Amazon Scholars Michael Kearns and Aaron Roth discuss the ethics of machine learning--Two of the world’s leading experts on algorithmic bias look back at the events of the past year and reflect on what we’ve learned, what we’re still grappling with, and how far we have to go.  By Stephen Zorio

"In November of 2019, University of Pennsylvania computer science professors Michael Kearns and Aaron Roth released The Ethical Algorithm: The Science of Socially Aware Algorithm Design. Kearns is the founding director of the Warren Center for Network and Data Sciences, and the faculty founder and former director of Penn Engineering’s Networked and Social Systems Engineering program. Roth is the co-director of Penn’s program in Networked and Social Systems Engineering and co-authored The Algorithmic Foundations of Differential Privacy with Cynthia Dwork. Kearns and Roth are leading researchers in machine learning, focusing on both the design and real-world application of algorithms.

Their book’s central thesis, which involves “the science of designing algorithms that embed social norms such as fairness and privacy into their code,” was already pertinent when the book was released. Fast forward one year, and the book’s themes have taken on even greater significance.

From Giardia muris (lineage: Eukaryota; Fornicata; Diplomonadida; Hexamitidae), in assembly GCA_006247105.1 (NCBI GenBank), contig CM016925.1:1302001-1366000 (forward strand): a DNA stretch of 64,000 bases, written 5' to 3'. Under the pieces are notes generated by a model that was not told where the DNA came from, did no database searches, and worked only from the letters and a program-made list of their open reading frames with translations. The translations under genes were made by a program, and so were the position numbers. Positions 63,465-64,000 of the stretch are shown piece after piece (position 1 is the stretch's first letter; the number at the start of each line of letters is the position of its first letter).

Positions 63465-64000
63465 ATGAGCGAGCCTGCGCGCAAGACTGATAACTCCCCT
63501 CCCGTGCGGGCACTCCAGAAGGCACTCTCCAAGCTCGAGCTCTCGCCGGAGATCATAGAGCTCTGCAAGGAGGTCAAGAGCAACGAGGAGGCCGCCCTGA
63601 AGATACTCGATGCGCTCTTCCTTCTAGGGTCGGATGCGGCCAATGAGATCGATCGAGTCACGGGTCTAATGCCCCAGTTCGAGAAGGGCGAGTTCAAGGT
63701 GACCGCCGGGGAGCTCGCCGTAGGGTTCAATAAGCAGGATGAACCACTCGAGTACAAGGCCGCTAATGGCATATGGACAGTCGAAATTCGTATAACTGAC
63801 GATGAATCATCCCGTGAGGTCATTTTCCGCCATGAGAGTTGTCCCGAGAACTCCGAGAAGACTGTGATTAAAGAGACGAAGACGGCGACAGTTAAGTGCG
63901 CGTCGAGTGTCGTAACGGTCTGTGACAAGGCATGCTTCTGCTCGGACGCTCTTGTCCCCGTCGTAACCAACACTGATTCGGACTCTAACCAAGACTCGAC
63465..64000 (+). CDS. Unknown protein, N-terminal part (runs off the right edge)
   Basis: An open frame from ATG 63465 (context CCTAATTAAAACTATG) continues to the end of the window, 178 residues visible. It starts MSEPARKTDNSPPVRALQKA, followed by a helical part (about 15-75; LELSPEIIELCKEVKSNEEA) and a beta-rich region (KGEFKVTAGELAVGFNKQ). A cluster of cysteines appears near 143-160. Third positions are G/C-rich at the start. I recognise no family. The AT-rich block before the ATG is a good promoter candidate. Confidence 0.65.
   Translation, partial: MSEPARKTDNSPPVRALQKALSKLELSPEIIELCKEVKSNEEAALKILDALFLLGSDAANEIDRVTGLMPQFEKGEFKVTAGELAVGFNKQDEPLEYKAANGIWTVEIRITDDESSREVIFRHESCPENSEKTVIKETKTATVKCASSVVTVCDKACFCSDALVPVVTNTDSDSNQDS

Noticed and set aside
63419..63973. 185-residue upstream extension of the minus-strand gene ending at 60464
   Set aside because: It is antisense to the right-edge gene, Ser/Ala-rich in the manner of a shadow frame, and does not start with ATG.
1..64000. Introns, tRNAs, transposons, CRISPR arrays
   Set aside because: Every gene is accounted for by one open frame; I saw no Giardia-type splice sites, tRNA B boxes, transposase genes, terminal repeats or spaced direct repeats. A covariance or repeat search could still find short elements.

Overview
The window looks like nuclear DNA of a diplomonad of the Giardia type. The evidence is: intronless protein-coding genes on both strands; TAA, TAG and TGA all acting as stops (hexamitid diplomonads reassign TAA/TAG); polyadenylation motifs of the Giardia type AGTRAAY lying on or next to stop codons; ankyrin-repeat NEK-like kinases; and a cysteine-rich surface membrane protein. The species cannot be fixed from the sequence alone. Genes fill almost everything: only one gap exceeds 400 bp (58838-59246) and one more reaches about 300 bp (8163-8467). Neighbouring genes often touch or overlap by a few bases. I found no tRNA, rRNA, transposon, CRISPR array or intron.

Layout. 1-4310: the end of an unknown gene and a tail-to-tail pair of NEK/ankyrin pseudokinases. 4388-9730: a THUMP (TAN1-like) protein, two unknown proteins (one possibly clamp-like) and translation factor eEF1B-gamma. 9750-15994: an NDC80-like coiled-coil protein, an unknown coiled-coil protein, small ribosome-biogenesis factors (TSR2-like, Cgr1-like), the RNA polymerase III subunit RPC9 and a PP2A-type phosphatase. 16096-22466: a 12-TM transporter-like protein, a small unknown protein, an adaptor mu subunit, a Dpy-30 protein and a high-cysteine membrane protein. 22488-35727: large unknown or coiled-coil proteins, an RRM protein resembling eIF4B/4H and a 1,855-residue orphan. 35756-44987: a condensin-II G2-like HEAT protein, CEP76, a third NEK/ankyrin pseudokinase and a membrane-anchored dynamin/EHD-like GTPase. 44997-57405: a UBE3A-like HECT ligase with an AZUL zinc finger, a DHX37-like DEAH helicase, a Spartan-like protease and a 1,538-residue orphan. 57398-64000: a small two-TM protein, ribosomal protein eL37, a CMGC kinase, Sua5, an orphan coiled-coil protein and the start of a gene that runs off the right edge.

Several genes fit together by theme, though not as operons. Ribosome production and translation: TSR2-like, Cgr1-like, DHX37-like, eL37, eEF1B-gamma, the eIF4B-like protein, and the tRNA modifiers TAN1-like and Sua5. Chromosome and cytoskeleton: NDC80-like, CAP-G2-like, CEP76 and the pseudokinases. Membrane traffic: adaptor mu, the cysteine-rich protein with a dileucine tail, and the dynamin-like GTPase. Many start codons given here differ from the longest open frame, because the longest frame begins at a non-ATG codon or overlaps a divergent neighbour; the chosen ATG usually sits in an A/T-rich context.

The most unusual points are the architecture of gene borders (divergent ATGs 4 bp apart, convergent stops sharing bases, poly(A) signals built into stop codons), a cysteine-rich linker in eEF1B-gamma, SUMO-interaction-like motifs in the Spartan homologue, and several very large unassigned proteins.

Amazon Science sat down with Kearns and Roth, both of whom recently became Amazon Scholars, to find out whether the events of the past year have influenced their outlook. We talked about what it means to define and pursue fairness, how differential privacy is being applied in the real world and what it can achieve, the challenges faced by regulators, what advice the two University of Pennsylvania professors would give to students studying artificial intelligence and machine learning, and much more."

Sunday, November 1, 2020

What do we know about the effects of payments to participants in challenge trials for vaccines, and other public spirited activities?

There is starting to be an empirical literature associated with payments for socially productive activities, such as participating in challenge trials of vaccines, donating plasma, etc.

Here's a blog post in the Medical Ethics blog of the Journal of Medical Ethics:

Is it acceptable to pay nothing or little to challenge trial participants?  By Sandro Ambuehl, Axel Ockenfels and Alvin E Roth.   October 30, 2020

Here's a paragraph (with some links).:

"we hope that the debates about payments in medical research, and on other transactions subject to restrictions on payments such as blood plasma donations, will converge as empirical results accumulate. To date, there is empirical evidence on the underlying motivations for volunteering, on the impact of high payment on human risk taking, on decision quality and well-being, on the signal value of small payments, on strategies to evade regulation, and on the general public’s assessment of appropriate activities and  payments. Moreover, there are studies that document biases affecting normative judgment in general, and biases affecting paternalistic restrictions and moral intuitions in particular.


This blog post was written in connection with our paper in the JME:

Payment in challenge studies from an economics perspective 

by Sandro Ambuehl, Axel Ockenfels, and Alvin E. Roth

published online early, Oct 28, 2020.